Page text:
Tuesday, February 8, 2011

Rock shopping…

As mentioned I’ve been thinking about adding a few large rocks to my front garden design. This is a big step for me and research is needed, shopping research that is (the best kind). Off I go to Oregon Decorative Rock, just a couple of miles from home. Shopping tip for locals…this is a great place to get a bag of gravel to mulch the top of a new container… perfect for keeping wet soil away from the neck of a succulent! But bags of gravel are not what I’m after today…I’m looking at the big rocks! But you know what? They’re expensive…take this ‘Oregon Cascade Moss Rock,’ 21ȼ a pound doesn’t sound expensive but the when asked to estimate the weight of the nice rock in the upper left hand corner the (always) helpful “rock-man” said at least 100 lbs, that’s $21 for one rock! Plus at 100 lbs I wasn’t just going to toss it in the back of my car either was I? Moving on…how about some Tuff Stone? More expensive per pound, but ½ the weight…interesting. I like this one; it’s got good green character. Extra large River Boulders… They would certainly go with the gravel in the front garden, which is this 3/4”-1/4” round… But I just don’t care for their look. Nor do I like the Feather Rock… For some strange reason their texture makes me think of stone washed jeans. You know, from the ‘80’s. Not a good memory. The Basalt Boulders were nice, but I’d need a crane to lift them into place…a little more machinery (and cash) than I want to deal with. Red Rock, (it’s even better if you say it like Danny said “RedRum…RedRum…RedRum” in The Shining, go ahead and try it). RedRock...RedRock...RedRock... Yuck. I will not be using Red Rock.

Gray Lava Moss Rock… Like the moss, not so much the Lava Rock Swiss-cheese look, wouldn’t look right with the existing gravel.

Basalt Wall Rock… I like the price! About ½ of what the Oregon Cascade Moss Rocks were going for. But there’s no moss. Do I need moss? Wait, who needs moss when your rocks are already colorful? Aztec Mist Turquoise. No thanks.

So…did I make any decisions? No. I think I’m leaning toward the Basalt Wall Rock. Its price is the best, and for my issue of blending the gravel we have with the new bigger rocks they seem to mix in ok style and color-wise. I’m a little hung up on the lack of moss and how clean they look. But then if I look at the big picture the rocks are only there to add texture and define the space a little better, there will be plenty of plants to green things up!

So…what are you all thinking?

20 comments:

  1. Oregon Decorative Rock is not the cheapest place, but is the closest for me as well. If you borrow/own/etc a nice beefy pickup, I would go elsewhere. The 'Couve has tons of cheaper places. If you are throwing rocks in the back of your passenger car, don't go above 25 MPH and get it from Oregon Decorative.

    Its a lot easier than you think to move a heavy rock. They will help you load in. Load out is much easier (gravity!). A beefy hand truck can deal with 200+ pounds no problem. It gets harder the bigger they get, but a fulcrum, lever (iron bar from Harbor Freight) and patience is mostly what you need.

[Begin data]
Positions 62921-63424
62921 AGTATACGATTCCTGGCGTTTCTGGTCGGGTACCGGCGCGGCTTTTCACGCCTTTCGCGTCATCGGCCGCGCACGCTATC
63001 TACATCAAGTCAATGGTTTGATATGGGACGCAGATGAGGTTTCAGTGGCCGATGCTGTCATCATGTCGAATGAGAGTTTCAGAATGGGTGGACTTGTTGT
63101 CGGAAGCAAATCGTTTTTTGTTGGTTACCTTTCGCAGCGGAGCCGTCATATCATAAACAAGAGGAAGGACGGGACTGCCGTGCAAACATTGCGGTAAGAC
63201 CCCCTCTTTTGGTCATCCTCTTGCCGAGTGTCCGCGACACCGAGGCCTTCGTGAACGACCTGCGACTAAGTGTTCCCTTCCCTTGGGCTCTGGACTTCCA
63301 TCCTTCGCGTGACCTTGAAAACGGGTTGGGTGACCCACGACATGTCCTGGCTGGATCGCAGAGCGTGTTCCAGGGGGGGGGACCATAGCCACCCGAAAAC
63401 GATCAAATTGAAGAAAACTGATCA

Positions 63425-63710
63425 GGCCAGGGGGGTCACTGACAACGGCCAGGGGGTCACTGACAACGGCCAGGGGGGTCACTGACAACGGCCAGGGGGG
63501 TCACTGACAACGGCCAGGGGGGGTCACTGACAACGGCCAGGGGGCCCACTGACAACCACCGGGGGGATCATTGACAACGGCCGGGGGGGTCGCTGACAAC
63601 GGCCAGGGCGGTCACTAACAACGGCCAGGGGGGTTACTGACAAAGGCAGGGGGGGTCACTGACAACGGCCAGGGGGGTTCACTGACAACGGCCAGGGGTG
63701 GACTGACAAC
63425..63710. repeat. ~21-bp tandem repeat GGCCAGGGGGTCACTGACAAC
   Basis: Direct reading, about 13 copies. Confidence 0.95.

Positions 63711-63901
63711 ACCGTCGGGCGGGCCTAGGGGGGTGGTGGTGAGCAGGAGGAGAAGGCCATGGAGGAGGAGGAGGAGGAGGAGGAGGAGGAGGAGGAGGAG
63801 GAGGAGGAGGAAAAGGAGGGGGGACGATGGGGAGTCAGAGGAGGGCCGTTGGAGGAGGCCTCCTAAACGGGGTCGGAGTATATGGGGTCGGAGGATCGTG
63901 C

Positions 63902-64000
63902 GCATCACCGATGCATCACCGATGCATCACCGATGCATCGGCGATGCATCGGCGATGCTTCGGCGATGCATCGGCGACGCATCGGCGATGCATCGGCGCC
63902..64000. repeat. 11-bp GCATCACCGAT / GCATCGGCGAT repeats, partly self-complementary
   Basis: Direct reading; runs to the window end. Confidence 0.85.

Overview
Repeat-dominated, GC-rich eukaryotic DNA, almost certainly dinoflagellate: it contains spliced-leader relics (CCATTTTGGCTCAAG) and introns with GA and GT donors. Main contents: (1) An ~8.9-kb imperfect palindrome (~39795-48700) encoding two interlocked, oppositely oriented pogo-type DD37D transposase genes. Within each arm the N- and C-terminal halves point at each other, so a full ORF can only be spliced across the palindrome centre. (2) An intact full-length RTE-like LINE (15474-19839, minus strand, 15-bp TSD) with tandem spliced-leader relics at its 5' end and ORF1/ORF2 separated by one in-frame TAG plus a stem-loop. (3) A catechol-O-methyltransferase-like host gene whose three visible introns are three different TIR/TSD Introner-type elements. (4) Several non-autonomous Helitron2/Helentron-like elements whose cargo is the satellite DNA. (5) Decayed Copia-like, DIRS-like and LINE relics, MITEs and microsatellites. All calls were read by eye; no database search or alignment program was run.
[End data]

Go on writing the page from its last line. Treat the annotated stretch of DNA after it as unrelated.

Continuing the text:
The bigger the rock the better. So buy as big as possible.

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  2. You can grow your own moss on the rocks, don't fret...get the best deal and color you want...

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  3. oh I'm loving the Tuff Stone! I wish it was damp enough here for moss sometimes :'(

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  4. like Darla said, you can grow your won moss with a little patience. I wouldn't pay extra just for moss, but the basic rock type of the Oregon Cascade Moss Rock gets my vote.

    It's funny that you hate the Aztec Mist Turquoise. Oregon Decorative Rock has another yard in Bearverton near my house. We drive past just about everytime we go anywhere in the car. They have a couple of those Turquoise stacked where they can been seen from the road and I love them. I can't imagine finding a use for them in a natural looking way but I can think of a few more artificial arrangements that would catch my fancy.

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  5. hmmmm...I still can't decide how I feel about rock in the garden. On one hand, I think it would definitely add some texture and contrast to all the plants...but I'm not convinced I could use rock without it looking too contrived :-( If I were to choose one, I'd go with the basalt wall rock (would prefer the boulders, but unless I come into a wad of cash mysteriously, it's out of my budget). I do think I read somewhere that it wasn't too hard to grow (and encourage) moss to grow on things.

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  6. I suggest taking a trip to Smith Rock on Johnson Creek Blvd. They have a great selection of stone. I send my clients there and/or visit with them to choose stone for their gardens.

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  7. Choosing rock for a gravel garden is such a tough job. Get it right it makes the garden. With current prices it is not something you can afford to do again if you change your mind once they arrive.

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  8. Word to the wise on rock - strive to use similar boulder rock material that you're using in any accent rock / gravel (or gravel mulch in the desert ls), or it can look way out of place. I bet you can figure out how to bury, set the similar boulders...and then you'll like it!

    Moss...seems that would form there on it's own?